This gem has been in steady rotation for a long time around these parts. I got to thinking about it again since Los Dug Dug’s (well, guitarist/vocalist Armando Nava and a new crew) played a show in San Francisco last night–lots of friends went, and I’m extremely jealous.
The Durango, Mexico band’s 1971 debut is heavily influenced by a little group called The Beatles…but with more flutes. Opener “Lost In My World” remains a psychedelic classick, and sounds–much like the rest of the band’s output–as otherworldly today as it did five decades ago. Their records got more unhinged as they went (album number two, Smog, contains more overdriven guitars and extended drum solos), but this record is a wonderful bit of psychedelic pop.
I’ve decided to do a once- or twice-weekly feature where I write about some of the records I listen to throughout the week at TDoL HQ–the upstairs hideaway where I retreat (and occasionally sip whiskey and smoke banana peels) after everyone goes to bed. I’m calling it, you guessed it, Getting The Spins. I figured this would be a nice, easy way to write about music without feeling the need to overanalyze or get too verbose (don’t worry, there will be plenty of that sort of nonsense in other features). I figured I’d start with this record, which I picked up a few weeks ago, and has been getting steady play ever since.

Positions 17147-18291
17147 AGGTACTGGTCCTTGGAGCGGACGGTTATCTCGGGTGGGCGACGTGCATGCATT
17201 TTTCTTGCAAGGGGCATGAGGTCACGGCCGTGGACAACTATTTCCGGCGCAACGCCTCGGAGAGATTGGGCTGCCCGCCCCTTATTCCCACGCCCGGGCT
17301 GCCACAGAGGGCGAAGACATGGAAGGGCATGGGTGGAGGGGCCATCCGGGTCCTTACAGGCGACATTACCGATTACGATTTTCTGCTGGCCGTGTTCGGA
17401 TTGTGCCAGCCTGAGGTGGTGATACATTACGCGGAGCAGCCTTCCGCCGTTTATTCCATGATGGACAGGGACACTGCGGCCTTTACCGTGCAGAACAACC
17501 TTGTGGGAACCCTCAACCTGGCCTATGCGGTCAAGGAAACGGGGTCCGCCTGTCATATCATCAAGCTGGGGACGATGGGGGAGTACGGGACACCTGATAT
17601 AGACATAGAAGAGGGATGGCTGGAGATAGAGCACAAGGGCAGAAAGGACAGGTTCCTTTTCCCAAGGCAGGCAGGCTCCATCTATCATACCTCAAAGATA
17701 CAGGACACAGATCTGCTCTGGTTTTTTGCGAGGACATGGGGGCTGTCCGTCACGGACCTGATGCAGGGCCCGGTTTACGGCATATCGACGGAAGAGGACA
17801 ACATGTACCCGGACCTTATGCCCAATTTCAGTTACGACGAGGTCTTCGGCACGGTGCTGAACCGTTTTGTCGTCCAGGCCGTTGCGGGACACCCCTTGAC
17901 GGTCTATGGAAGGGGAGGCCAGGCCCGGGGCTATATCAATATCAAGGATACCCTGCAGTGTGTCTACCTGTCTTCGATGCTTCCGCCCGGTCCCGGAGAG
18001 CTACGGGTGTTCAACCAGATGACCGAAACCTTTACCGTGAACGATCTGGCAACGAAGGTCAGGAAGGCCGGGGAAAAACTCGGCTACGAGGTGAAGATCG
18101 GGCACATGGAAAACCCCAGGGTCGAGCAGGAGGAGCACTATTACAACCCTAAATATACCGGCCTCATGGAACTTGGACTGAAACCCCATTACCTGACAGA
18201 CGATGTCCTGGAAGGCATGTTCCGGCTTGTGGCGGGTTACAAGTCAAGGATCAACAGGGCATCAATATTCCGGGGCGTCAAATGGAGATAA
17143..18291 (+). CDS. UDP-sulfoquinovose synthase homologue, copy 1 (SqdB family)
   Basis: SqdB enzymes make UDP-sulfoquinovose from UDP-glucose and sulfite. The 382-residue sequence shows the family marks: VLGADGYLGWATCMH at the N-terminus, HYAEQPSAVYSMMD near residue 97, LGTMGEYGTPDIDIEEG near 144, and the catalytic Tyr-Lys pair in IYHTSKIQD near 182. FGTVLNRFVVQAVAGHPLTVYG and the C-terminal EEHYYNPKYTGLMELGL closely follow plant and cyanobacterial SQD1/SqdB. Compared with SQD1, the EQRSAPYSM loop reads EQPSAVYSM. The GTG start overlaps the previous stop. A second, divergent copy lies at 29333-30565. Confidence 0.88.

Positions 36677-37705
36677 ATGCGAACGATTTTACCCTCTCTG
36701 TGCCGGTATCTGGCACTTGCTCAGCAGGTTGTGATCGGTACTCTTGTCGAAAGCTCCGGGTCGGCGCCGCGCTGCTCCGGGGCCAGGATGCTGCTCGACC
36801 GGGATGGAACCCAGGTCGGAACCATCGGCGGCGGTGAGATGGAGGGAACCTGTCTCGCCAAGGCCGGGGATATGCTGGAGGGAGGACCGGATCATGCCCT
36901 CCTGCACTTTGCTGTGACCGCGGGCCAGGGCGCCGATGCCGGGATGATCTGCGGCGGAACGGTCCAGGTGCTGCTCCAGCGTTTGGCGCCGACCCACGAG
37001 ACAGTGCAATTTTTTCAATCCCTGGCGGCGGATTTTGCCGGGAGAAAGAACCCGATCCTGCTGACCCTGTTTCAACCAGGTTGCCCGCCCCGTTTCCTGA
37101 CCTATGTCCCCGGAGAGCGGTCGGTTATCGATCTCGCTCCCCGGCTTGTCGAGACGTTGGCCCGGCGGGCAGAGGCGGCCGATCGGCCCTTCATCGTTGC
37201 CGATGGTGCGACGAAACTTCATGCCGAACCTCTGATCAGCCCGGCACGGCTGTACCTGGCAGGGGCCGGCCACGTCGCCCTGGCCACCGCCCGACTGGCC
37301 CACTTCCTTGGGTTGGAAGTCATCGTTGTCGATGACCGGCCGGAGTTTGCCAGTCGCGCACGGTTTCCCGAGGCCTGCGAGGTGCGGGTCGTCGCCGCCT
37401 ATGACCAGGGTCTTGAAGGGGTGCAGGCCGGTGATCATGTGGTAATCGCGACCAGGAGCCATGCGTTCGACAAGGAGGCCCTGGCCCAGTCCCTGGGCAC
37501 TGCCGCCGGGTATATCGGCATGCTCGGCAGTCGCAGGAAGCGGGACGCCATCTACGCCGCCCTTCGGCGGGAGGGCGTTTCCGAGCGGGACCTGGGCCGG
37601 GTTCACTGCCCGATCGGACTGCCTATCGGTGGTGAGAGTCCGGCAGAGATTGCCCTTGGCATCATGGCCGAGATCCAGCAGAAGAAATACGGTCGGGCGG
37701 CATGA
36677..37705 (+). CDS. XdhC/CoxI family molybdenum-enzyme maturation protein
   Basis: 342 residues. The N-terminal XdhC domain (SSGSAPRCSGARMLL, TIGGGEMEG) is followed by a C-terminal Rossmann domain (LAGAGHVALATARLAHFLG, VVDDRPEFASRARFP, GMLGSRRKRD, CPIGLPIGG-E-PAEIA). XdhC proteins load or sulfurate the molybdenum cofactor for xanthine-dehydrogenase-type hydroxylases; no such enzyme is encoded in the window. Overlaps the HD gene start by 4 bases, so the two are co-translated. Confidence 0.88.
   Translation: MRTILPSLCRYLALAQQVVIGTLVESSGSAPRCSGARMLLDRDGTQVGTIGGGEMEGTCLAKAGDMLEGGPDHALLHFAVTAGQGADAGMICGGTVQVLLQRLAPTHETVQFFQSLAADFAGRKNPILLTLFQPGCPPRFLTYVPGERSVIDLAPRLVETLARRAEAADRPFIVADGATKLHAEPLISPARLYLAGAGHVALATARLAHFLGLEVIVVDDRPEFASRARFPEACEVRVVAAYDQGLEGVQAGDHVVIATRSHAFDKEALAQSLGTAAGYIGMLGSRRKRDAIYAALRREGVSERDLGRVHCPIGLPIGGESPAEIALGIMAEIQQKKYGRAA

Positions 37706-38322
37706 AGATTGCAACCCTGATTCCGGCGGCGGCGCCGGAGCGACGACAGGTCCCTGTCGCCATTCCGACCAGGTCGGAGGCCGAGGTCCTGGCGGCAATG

Lately I’ve been buying more jazz records than anything else. So when this one was recommended by a fellow music writer on one of those nerdy (and sometimes insufferable) FB groups where people post what they’re currently listening to, I went immediately to the record shop up the road from me and bought it (I was shocked to have found it so quickly, but Crossroads in Portland is an absolute goldmine). Anyway, Ornette Coleman’s Of Human Feelings absolutely smokes. It’s completely out-there avant-funk that lives up to Coleman’s free jazz past, and pushes his playing and compositional skill even further. And with bassist Jamaaladeen Tacuma in the mix–who absolutely steals the show–you’ve got yourself one hell of a skull-splitter.